Berkshire Hathaway Inc.'s (BRKa) annual shareholders' meeting on Saturday, was a potpourri of the expected and unexpected as chairman, Warren Buffet, and vice-chairman, Charles Munger, answered investor queries. This year's convention held, however, had one major difference from past years - questions were pre-screened by reporters to avoid personal questions such as Buffet's relationship with Jesus Christ and his views on baseball, which were asked in previous meetings.
According to diverse reports, Buffet, 78, chaired the session with many quotable aphorisms, opinions and perspectives, and even provided a preliminary overview of the company's performance in the first quarter. The complete results are scheduled to release next week.
Concerns regarding who will take over Berkshire Hathaway in case of Buffet's mortality have been ongoing for some time and were the investors' focus at the annual meeting. Buffet did not name any successors for the posts of chief executive officer or CEO and chief investment officer or CIO, but he did indeed talk about their candidacy and their performance.
Berkshire Hathaway's first-quarter operating earnings declined to about $1.7 billion from about $1.9 billion in the year-ago period. Buffet stated that the firm's book value per share fell by 6% over last year, due mainly to the decline in the value of its investments. Gains and losses from derivatives are usually reflected in net income, which was not revealed.
Also known as the 'Oracle of Omaha", Buffet picks stocks that he feels would have value forever. Though his investments are mostly in insurance and in utilities, such companies and other non-insurance operating companies have felt the pinch of the dire economic environment.
An important question that Buffet took on early in the meeting was Moody's recent downgrade of Berkshire to Aa2 from Aaa. Buffet reportedly stated that he did not think the downgrade would materially affect the company.
Berkshire's board has short listed four candidates, both internal and external, for the position of CIO and three internal candidates for the post of CEO. Buffet's son, Howard Buffet, will succeed him as the chairman, and the management of Berkshire, with more than $50 billion portfolio, will be divided between the Chairman, CEO and CIO.
The four potential successors for investment officer failed to beat the 38% fall in the S&P's 500 Index in 2008. Buffet noted that this did not disqualify their candidacy as he did not cover himself "in glory either in 2008".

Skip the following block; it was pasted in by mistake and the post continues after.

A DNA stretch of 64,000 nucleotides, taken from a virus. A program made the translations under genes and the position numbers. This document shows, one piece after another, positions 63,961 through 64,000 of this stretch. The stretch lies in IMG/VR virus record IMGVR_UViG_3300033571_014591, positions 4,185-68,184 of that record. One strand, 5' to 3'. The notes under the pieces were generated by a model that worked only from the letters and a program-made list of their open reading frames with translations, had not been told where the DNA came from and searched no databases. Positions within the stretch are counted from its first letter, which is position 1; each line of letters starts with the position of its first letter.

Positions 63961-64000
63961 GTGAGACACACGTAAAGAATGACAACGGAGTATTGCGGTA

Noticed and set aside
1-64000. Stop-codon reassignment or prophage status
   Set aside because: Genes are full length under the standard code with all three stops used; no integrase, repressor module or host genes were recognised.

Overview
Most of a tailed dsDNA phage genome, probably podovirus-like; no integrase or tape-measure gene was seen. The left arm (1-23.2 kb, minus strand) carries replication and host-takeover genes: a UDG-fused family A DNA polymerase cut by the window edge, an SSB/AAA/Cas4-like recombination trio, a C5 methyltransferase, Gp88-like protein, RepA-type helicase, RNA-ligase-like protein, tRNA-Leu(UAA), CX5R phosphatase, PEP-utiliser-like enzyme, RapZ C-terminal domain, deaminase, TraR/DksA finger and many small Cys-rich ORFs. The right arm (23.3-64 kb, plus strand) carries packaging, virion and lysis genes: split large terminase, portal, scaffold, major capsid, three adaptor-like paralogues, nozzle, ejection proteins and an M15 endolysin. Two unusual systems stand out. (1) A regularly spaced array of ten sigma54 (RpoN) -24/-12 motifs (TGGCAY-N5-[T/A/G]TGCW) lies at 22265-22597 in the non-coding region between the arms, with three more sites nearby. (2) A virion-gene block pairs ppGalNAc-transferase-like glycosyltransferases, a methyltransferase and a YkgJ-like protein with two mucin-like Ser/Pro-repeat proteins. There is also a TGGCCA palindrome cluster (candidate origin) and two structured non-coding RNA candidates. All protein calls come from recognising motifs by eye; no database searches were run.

According to Bloomberg, persons speculated by the media as likely candidates to succeed as the chief executive were David Sokol, chief of MidAmerican Energy Holdings Co., Tony Nicely, head of Berkshire's car insurance business Geico Corp., and Ajit Jain, the executive who runs Berkshire's reinsurance business.
Bill Gates, the co-founder of Microsoft Corp. (MSFT) and the person who tops Buffet on the Forbes' list of the world's richest men, is one of Berkshire's board members who will choose Buffet's successor.
At the 35,000 investors-packed Qwest Center arena at Omaha, Buffet also addressed his views on financial institution major Wells Fargo & Co. (WFC). Quotes Bloomberg, "I think I know their future, frankly, better than somebody that comes in to take a look".
Despite Wells Fargo's plunge in stock value, Buffet is reportedly very optimistic about the bank's future. The value investor stated that all banks couldn't be viewed indiscriminately and their performance depended on factors such as varying costs of funding and equity, in which Wells Fargo, Goldman Sachs (GS) and US Bancorp (USB) are strong.
According to a CNBC report, Buffet stated that he applies his own "stress test" to Wells Fargo and that it "passes with flying colors." Buffet also noted that Wells Fargo obtained its money, a bank's raw material, much cheaper than anybody else.
Buffet also gave his views on the print media and said he wouldn't buy most of the newspapers in the U.S. at any price. Readers have shifted to paper-free e-news and Buffet sees the possibility of "unending losses" for this sector.
Analyzing the government's bailout and economic plans, Buffet stated the government did need to step in, in light of the current economic environment. Buffet noted that the government would have to eventually pay for the stimulus plans and with little inclination to increase taxes, the value of the dollar might shrink and lead to inflation.
This year's shareholders meeting skipped ending on a dire note as "Alex from Boston", Buffet's grandnephew popped the question to his long-time best friend.
BRKa closed Friday's regular trading session at $92,005.00.
by RTT Staff Writer
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